The context of school is a very salient and important arena for adolescent development. Adolescents spend a considerable amount of their waking hours in school, and thus, examination of students’ perceptions of school climate provides an important insight into the junction of school context and development. School climate has been linked to both academic outcomes and psychological well-being. Perceptions of interpersonal relations, issues concerning safety, and feelings of autonomy and respect have all been associated with academic engagement outcomes, self-esteem and depression.
To date, most studies examine school climate with a uni-dimensional construct (i.e., summary score of multiple dimensions), or with each dimension of school climate predicting outcomes (i.e., teacher support and achievement). These approaches fail to consider the inherent inter-relatedness of the various aspects of school climate and their collective influence on academic and psycho-social outcomes. Thus, we have little understanding of how multiple aspects of school climate may comprehensively influence adolescents. To obtain a clearer understanding of how youth experience their school climate and its impact on development, it is necessary to examine students’ perceptions of developmentally critical dimensions of school climate in a holistic fashion, how these perceptions relate to outcomes, and how these perceptions change overtime.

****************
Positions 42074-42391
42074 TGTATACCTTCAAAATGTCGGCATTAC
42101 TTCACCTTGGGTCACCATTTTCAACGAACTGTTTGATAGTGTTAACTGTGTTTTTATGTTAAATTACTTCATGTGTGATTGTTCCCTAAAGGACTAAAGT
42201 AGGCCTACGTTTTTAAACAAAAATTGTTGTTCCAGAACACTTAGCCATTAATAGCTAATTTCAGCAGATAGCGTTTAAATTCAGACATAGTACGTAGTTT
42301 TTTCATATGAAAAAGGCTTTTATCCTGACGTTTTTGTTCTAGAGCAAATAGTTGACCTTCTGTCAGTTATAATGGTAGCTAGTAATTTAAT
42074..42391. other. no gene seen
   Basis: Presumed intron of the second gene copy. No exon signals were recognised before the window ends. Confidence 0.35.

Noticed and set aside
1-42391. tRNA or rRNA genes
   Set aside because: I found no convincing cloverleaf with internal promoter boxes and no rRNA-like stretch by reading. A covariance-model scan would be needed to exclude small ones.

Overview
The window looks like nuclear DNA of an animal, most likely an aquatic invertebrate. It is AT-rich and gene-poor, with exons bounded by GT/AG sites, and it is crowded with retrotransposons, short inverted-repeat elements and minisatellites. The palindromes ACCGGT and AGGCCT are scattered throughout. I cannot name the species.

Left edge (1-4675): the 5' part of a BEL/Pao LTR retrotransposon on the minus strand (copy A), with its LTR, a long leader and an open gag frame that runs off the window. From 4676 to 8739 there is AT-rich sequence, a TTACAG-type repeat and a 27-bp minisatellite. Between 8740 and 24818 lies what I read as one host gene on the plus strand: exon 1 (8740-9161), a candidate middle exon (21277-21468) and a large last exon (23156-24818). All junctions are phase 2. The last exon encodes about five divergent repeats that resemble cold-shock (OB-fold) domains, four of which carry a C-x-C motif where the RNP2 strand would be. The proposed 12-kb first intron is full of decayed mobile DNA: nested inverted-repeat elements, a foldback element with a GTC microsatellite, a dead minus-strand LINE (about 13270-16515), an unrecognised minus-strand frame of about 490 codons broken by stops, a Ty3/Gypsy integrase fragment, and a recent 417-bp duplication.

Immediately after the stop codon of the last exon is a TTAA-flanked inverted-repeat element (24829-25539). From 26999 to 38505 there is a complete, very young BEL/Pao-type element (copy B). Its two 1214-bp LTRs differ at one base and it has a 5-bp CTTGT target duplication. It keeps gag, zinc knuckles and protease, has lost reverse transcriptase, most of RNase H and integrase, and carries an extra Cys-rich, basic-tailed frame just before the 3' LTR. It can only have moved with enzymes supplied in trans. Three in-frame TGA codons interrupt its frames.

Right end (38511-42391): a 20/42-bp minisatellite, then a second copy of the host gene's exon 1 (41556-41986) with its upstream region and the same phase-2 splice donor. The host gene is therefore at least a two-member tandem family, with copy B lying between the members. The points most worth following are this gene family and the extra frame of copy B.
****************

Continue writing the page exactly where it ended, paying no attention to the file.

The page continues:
The present study seeks to understand how urban middle school students perceive interpersonal, structural, and autonomous dimensions of school climate over time, and how those perceptions impact development through three inter-related studies. The first study uses idiographic cluster analytic methods to explore profiles of students’ perceptions of peer relations, feelings of safety, and teacher support and respect, paying attention to differences that may exist across demographic groups. The second study examines the relationship between these profiles of perceived school climate and academic engagement, self-esteem and depression. The third study explores how profiles of perceived school climate emerge one year later, how these profiles differ from students’ initial perceptions at the start of middle school, and how these profiles are related to concurrent academic engagement, self-esteem and depression. Examination of these dimensions and their link to academic and psycho-social outcomes further elucidates the important role school climate plays in adolescent development.
|Commitee:||Cappella, Elise, Ozer, Emily, Seidman, Edward, Way, Niobe|
|School:||New York University|
|School Location:||United States -- New York|
|Source:||DAI-B 72/06, Dissertation Abstracts International|
|Subjects:||Social psychology, Educational psychology|
|Keywords:||Adjustment, Adolescents, Cluster analysis, School climate, School context|
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